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Re: Adding support for test requests in Shepherd

From: Rebecca Hauck <rhauck@adobe.com>
Date: Fri, 13 Sep 2013 11:14:17 -0700
To: Mihai Balan <mibalan@adobe.com>, "Public CSS Test suite mailing list (public-css-testsuite@w3.org)" <public-css-testsuite@w3.org>
Message-ID: <CE5896EF.4064F%rhauck@adobe.com>


From: Mihai Balan <mibalan@adobe.com<mailto:mibalan@adobe.com>>
Date: Friday, September 13, 2013 7:03 AM
To: "Public CSS Test suite mailing list (public-css-testsuite@w3.org<mailto:public-css-testsuite@w3.org>)" <public-css-testsuite@w3.org<mailto:public-css-testsuite@w3.org>>
Subject: Adding support for test requests in Shepherd
Resent-From: <public-css-testsuite@w3.org<mailto:public-css-testsuite@w3.org>>
Resent-Date: Friday, September 13, 2013 7:04 AM

Hello everybody,
Recently I have participated in discussions, in different contexts, about the usefulness of recording test suggestions for W3C tests when implementing them on the spot is just not feasible because of resource/priority constraints.
This becomes even more interesting/useful in the context of events like Test the Web Forward, where simply pointing to a specification might prove discouraging for a person looking to start writing a test, but instead pointing to a list of proposed/requested test cases can be a lot more approachable.
Yes, this is a recurring issue at TestTWF  one of our biggest challenges in fact.  However, the challenge hasn't been in how we present the info to attendees. As long as it's in one place, that part isn't problematic (more on this below). The hard part has been collecting the info because it entails understanding the spec, knowing what tests exist already, and identifying risk areas based knowledge of some implementation(s) and on known interoperability issues out in the wild.  While a coverage report is certainly helpful here, the human assessment & risk analysis is really the toughest part of testing.


I initially had some off-list exchanges with Peter about a gitHub-centric process that used issues on the csswg-test repo[1] to do that, but it proved unfeasible for a number of reasons (most important being access control).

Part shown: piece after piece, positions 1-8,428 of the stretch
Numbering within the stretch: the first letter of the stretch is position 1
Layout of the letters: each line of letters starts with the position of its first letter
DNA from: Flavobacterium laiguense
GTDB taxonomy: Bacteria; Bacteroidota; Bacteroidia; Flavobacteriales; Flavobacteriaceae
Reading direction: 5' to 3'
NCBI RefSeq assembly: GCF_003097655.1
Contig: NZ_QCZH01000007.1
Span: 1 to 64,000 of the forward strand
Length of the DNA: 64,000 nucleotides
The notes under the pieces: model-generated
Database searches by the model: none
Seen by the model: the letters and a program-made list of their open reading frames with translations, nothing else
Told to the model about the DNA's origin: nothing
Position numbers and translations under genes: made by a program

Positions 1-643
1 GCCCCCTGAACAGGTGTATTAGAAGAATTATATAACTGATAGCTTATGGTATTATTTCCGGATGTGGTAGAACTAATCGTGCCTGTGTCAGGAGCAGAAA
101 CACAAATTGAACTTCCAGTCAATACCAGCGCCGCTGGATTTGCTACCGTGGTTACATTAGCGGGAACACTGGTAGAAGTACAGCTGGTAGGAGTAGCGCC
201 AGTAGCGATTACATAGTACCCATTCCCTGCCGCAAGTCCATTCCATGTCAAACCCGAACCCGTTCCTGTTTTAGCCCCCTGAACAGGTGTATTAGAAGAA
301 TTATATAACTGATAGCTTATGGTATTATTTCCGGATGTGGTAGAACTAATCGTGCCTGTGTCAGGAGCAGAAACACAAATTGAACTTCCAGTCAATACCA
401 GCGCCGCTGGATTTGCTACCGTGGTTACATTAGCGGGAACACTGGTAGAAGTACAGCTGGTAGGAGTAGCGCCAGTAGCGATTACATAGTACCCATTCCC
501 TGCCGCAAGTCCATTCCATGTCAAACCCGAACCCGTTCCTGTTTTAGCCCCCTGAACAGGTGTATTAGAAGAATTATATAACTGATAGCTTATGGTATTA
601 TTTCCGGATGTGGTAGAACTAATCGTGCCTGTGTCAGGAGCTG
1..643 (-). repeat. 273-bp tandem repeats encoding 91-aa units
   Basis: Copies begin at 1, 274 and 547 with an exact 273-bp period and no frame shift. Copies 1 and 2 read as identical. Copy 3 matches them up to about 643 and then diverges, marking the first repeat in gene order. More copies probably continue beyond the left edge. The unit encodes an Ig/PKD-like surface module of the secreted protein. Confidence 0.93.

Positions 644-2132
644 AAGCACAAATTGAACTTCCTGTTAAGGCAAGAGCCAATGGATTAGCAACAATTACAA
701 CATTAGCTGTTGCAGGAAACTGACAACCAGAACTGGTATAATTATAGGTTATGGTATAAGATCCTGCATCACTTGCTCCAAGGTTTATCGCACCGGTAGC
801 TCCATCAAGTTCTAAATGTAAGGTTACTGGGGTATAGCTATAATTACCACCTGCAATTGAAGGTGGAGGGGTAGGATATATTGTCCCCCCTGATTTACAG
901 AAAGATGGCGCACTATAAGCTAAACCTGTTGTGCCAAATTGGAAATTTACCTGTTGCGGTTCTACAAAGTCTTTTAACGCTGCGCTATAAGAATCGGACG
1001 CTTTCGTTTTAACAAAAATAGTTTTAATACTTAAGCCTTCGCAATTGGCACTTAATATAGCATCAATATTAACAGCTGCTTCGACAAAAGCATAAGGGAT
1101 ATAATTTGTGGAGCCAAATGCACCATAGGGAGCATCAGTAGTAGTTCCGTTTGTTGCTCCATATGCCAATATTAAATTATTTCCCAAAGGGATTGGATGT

AFAIK, anyone can create issues on Github if the Issue Tracker is on.  Labels, milestones and assigning issues is reserved for repos Collaborators. If access control to the csswg-test repo needs to be tightly controlled for some reason, that still doesn't rule out github because you can reference/close issues across repos very easily  e.g. "Closes Issue #42 in some-user/some-repo-or-forked-repo"

The proposed solution would be adding a new feature in Shepherd to create/track/edit test request that would sync with the gitHub repository eventually (but without the access control mess).

I would not be in favor of  a Shepherd-only because of TestTWF, where it could cause more confusion to newcomers coming to write tests for specs across the entire W3C.  Part of our pitch to them is how easy and cool it is to contribute new tests.  Looking for this information in different places depending on which spec (working group) you're interested in is not easy, and that's not cool.  It's been identified by many (and a lot through our experiences with hundreds of people at several TestTWF events) that testing info and processes are too fractured, thus raising the barrier to entry. We're making a concerted effort to fix that by centralizing everything on testthewebforward.org, which will be relaunched soon [1].  In fact, in preparation for the upcoming Shenzhen event, I've flagged this very thing  of course, with Github's Issue Tracker :) [2].  We can certainly do a short term experiment with Github for the Shenzhen event and see how it goes in practice.


I put together a rough draft of the proposed workflows and needed features over at [2], and Im interested in your opinion about it:

        Does the whole idea of test requests/test suggestions make sense?

        Do the proposed workflows/features make sense and/or are enough?

[1] https://github.com/w3c/testtwf-website
[2] https://github.com/w3c/testtwf-website/issues/113
Received on Friday, 13 September 2013 18:14:43 UTC

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